be prepared to kill your darlings

Work on the new script progresses. This time I’m writing it out of chronological order. I have my outline, and I’m picking scenes to write based on what I’m trying to achieve with the characters. This is working out better than I expected. There’s a benefit to writing the important, emotional scenes in the film first. It sets the tone for the movie. Unexpected threads appear quickly. Maybe it’s because my intent for this script is so clear, while for my last one I had to re-write it numerous times before I even know what I was trying to say.

Today I wrote a terrific scene.

It was a rush to write. In an unusual move I got Martin to read it after it was done. He agreed it was good. I love the character dynamics, how they express themselves, and what they do.

This is not good.

Already I can foresee heartache over this one. It’s only the first draft, for fuck’s sake. I shouldn’t fall in love with my script this early. In all likelihood at some point I’ll have to re-write the scene or scrap it. Or, if it is ever made, I can imagine the actors changing the lines, or the director telling me to alter its essence.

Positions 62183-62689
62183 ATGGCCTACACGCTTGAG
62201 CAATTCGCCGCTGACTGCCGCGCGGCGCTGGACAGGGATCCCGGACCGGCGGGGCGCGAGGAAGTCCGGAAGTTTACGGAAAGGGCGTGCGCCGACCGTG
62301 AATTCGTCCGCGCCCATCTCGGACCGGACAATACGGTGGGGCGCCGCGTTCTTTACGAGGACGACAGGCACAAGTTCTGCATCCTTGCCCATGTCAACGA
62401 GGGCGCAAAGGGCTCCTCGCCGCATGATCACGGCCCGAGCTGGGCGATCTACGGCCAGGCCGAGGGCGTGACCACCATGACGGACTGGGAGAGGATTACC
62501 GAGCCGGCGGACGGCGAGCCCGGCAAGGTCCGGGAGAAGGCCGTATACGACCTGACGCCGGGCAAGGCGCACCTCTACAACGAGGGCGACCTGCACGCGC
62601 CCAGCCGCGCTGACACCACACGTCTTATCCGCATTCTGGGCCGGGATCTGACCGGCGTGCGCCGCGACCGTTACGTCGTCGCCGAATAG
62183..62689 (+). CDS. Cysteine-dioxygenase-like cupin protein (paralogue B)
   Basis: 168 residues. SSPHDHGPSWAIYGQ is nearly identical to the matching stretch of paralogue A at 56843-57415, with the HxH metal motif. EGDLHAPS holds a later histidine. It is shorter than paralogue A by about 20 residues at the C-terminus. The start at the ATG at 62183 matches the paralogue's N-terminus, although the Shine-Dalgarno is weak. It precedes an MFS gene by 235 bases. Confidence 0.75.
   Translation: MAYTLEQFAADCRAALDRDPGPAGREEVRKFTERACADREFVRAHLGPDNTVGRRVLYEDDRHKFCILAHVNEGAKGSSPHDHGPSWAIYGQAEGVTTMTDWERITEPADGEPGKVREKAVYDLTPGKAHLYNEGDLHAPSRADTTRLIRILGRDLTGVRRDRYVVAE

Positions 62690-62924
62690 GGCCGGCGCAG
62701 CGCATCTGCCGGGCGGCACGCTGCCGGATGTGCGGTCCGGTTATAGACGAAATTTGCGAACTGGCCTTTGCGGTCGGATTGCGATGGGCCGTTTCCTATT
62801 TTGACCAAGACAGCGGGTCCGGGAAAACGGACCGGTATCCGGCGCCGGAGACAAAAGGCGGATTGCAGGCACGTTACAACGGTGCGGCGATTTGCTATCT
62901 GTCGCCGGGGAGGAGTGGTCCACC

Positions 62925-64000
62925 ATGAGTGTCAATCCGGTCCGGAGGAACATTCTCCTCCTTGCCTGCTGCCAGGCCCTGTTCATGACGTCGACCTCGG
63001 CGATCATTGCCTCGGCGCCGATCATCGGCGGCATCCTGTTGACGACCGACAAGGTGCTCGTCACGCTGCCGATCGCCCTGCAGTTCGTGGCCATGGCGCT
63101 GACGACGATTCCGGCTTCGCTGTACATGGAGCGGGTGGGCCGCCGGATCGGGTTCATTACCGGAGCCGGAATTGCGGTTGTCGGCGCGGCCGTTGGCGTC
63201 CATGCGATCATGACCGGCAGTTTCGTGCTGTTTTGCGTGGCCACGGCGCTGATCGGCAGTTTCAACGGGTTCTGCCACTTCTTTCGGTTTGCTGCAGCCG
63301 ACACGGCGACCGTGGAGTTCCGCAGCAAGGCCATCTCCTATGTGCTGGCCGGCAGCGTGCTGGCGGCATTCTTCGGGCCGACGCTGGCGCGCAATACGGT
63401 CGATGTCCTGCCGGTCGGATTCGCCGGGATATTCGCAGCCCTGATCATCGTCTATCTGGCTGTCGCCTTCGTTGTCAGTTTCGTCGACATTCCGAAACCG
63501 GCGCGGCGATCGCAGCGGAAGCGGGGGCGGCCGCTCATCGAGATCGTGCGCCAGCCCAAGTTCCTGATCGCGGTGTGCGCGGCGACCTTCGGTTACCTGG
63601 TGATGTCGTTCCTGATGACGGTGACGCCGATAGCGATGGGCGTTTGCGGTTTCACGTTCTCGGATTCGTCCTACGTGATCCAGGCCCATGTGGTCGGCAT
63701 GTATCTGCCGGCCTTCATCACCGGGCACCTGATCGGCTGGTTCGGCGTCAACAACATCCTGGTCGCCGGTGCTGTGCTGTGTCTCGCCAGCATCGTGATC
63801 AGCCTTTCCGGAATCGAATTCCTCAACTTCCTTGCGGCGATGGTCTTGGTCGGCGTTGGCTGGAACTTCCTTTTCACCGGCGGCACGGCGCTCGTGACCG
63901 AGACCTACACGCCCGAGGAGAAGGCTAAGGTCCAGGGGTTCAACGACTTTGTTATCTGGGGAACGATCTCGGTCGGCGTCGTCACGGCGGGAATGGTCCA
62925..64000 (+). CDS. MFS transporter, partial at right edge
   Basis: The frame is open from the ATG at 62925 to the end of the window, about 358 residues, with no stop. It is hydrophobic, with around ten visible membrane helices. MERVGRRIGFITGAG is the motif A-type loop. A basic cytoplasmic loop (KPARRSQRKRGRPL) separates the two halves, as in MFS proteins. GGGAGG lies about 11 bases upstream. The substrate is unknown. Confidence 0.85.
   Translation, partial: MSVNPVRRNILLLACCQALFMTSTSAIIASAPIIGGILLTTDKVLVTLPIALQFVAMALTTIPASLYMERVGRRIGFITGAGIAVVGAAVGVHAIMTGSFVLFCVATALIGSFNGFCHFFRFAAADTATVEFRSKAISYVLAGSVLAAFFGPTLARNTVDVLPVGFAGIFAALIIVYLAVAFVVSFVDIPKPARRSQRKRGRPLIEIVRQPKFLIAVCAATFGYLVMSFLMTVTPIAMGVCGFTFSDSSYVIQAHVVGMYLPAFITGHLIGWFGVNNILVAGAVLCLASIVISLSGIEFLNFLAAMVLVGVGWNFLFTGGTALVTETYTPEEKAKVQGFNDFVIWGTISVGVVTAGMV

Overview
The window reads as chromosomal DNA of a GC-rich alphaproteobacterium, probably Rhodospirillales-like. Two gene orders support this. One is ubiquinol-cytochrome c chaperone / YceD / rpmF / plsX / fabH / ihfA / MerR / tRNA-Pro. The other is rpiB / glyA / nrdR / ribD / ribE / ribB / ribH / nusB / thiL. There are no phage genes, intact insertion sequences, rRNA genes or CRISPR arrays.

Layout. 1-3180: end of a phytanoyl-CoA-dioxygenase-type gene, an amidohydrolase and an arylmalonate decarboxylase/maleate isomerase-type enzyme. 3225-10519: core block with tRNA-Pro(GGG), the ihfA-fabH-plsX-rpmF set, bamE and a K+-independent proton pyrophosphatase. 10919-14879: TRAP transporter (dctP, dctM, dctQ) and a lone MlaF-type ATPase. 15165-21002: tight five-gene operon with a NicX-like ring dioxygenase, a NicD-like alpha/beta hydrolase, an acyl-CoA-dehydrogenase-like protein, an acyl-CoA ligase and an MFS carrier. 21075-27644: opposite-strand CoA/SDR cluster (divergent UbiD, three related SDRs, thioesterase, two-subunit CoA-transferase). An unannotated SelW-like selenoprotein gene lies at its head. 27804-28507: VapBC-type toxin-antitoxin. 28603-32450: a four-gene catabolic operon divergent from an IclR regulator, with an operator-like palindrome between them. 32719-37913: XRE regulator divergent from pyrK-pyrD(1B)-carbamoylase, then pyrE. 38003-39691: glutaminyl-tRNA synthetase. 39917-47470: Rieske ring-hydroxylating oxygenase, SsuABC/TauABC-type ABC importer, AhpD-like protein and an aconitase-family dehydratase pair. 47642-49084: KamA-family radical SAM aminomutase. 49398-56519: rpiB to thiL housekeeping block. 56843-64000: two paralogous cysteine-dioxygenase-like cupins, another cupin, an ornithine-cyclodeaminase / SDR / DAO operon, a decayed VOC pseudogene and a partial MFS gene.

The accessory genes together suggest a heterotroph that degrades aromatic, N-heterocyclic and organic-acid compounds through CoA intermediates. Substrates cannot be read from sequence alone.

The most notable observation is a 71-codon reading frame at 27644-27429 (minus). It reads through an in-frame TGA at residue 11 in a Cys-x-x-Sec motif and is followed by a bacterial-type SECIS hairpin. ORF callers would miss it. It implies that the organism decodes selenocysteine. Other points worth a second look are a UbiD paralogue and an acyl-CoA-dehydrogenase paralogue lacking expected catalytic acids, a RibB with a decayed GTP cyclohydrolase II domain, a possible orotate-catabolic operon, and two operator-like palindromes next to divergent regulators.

Most screenplays are changed for a variety of reasons: budget, location, content, creative decisions, etc. You have to be prepared to re-work every scene if you want to make it better.

I want to keep my mind open for the possibility of excellence in every scene.

That won’t happen if certain scenes become rigid and inflexible in my mind.

So, as much as I like this scene now, I have to be prepared to slaughter or mutate it later for the greater good.

It’s only a sacrifice if it breaks your heart to murder it.

I will wield the knife gladly if it’s for the right reasons.